The recent Supreme Court’s decision in Wood –v- Capita Insurance Services Limited serves as a further reminder on the importance of clarity in drafting contracts.
Wood –v- Capital Insurance Services Limited
Capita Insurance Services Limited (“Capita”) entered into an agreement for the sale and purchase of the entire share capital of Sureterm Direct Limited (“the Company”). The Company was involved in the sale of insurance through comparison sites such as Confused.com. It later transpired that the Company had mis-sold insurance products prior to the sale to Capita. As a result, the Company was required to pay compensation to customers who were potentially affected by the Company’s mis-selling under a Financial Services Authority remediation scheme.
The share purchase agreement included the following indemnity:
‘The Sellers undertake to pay to the Buyer an amount equal to the amount which would be required to indemnify the Buyer and each member of the Buyer’s Group against all actions, proceedings, losses, claims, damages, costs, charges, expenses and liabilities suffered or incurred and all fines, compensation or remedial actions or payments imposed on or required to be made by the Company following and arising out of claims or complaints registered with the FSA, the Financial Services Ombudsman or any other Authority against the Company, the Sellers or any Relevant Person and which relate to the period prior to the Completion Date pertaining to any mis-selling or suspected mis-selling of any insurance or insurance related product or service.’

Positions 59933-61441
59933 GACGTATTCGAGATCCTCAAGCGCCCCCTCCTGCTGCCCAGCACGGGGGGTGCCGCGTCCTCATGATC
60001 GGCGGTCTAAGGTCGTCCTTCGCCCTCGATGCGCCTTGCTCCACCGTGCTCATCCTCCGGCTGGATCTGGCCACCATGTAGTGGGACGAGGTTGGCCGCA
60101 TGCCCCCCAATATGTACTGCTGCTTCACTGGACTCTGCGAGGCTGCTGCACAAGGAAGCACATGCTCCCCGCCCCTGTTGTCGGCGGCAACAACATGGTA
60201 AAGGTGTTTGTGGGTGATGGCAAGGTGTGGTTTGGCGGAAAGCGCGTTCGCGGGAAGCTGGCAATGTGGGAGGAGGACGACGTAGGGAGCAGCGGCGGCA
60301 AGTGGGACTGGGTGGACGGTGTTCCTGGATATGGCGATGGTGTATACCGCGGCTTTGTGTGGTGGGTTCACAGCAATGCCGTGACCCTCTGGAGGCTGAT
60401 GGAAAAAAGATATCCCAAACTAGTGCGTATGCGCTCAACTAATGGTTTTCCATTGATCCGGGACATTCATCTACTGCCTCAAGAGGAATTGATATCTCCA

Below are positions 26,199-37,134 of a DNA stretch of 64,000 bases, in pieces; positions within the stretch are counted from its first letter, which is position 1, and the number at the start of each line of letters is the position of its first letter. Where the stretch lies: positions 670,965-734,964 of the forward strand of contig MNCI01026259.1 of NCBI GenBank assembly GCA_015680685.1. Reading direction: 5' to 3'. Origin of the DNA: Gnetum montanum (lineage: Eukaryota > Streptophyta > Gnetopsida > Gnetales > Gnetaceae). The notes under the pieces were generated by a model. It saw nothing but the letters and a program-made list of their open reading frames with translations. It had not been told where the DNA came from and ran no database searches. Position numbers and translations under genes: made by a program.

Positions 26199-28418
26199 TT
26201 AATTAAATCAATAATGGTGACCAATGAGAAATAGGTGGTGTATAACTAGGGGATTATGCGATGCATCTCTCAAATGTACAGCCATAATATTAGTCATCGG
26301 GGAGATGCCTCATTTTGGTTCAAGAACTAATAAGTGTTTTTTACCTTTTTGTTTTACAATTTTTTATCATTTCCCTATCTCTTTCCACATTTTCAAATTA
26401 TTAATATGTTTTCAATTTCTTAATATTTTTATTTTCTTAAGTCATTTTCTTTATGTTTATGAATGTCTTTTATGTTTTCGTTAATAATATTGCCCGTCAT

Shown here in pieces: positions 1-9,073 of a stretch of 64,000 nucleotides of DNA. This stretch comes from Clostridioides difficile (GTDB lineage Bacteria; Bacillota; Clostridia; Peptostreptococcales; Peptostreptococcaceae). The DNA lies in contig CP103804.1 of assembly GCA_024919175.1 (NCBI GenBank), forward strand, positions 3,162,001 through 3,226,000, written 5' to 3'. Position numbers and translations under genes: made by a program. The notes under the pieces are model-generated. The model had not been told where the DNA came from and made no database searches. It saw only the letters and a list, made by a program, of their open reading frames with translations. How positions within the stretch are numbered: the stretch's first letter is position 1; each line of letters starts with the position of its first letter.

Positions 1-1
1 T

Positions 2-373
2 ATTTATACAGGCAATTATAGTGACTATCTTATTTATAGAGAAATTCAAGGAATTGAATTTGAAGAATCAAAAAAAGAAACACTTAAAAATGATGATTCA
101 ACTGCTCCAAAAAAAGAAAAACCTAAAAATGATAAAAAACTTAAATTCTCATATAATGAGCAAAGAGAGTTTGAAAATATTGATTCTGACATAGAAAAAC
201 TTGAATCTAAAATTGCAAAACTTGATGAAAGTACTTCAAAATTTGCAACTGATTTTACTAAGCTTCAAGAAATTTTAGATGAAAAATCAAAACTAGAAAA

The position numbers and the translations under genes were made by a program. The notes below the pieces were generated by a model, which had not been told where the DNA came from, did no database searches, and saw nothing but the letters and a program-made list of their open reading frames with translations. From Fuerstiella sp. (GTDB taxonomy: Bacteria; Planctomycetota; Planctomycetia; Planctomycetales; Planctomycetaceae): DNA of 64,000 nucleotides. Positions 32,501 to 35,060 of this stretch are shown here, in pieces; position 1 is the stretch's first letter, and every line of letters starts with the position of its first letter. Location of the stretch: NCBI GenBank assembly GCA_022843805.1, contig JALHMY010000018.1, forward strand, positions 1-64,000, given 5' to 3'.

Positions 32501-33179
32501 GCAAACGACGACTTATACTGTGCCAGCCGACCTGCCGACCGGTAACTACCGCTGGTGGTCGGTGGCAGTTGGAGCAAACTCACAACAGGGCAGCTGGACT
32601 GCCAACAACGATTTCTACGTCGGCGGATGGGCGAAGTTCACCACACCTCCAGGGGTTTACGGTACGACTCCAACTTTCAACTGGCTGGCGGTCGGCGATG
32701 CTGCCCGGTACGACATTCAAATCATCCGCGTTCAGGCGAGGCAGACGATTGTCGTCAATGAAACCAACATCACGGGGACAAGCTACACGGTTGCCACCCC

The sellers also gave Capita a number of warranties in respect of (a) circumstances which were likely to give rise to any investigation or enquiries by any authority; (b) potential claims; (c) compliance with the Company’s regulatory obligations etc. The sellers’ liability under those warranties was time limited and capped in terms of value.
The Court ruled in the sellers’ favour. When considering the matter, the Court highlighted that textualism (considering the actual words of the contract) and contextualism (the particular circumstances and agreement as a whole) played an important role and they were not mutually exclusive. The weight to be given to each would vary depending on the particular circumstances of the case. Where an agreement has been drafted by professionals, a textual analysis may be more appropriate. On the other hand, the Court may place greater weight on contextualism for more informal agreements prepared by without professional assistance.
The Court stated that the indemnity clause was opaque but the fact that the sellers had given detailed warranties, which probably would have covered the mis-selling, was an important factor. The warranties were not unreasonable in terms of time scale nor contrary to business common sense. It is not a function of the Court to improve a bad bargain for Capita.
This decision reiterates the importance of ensuring that commercial contracts are drafted clearly. Individual clauses should be considered against the entire agreement and not in isolation.
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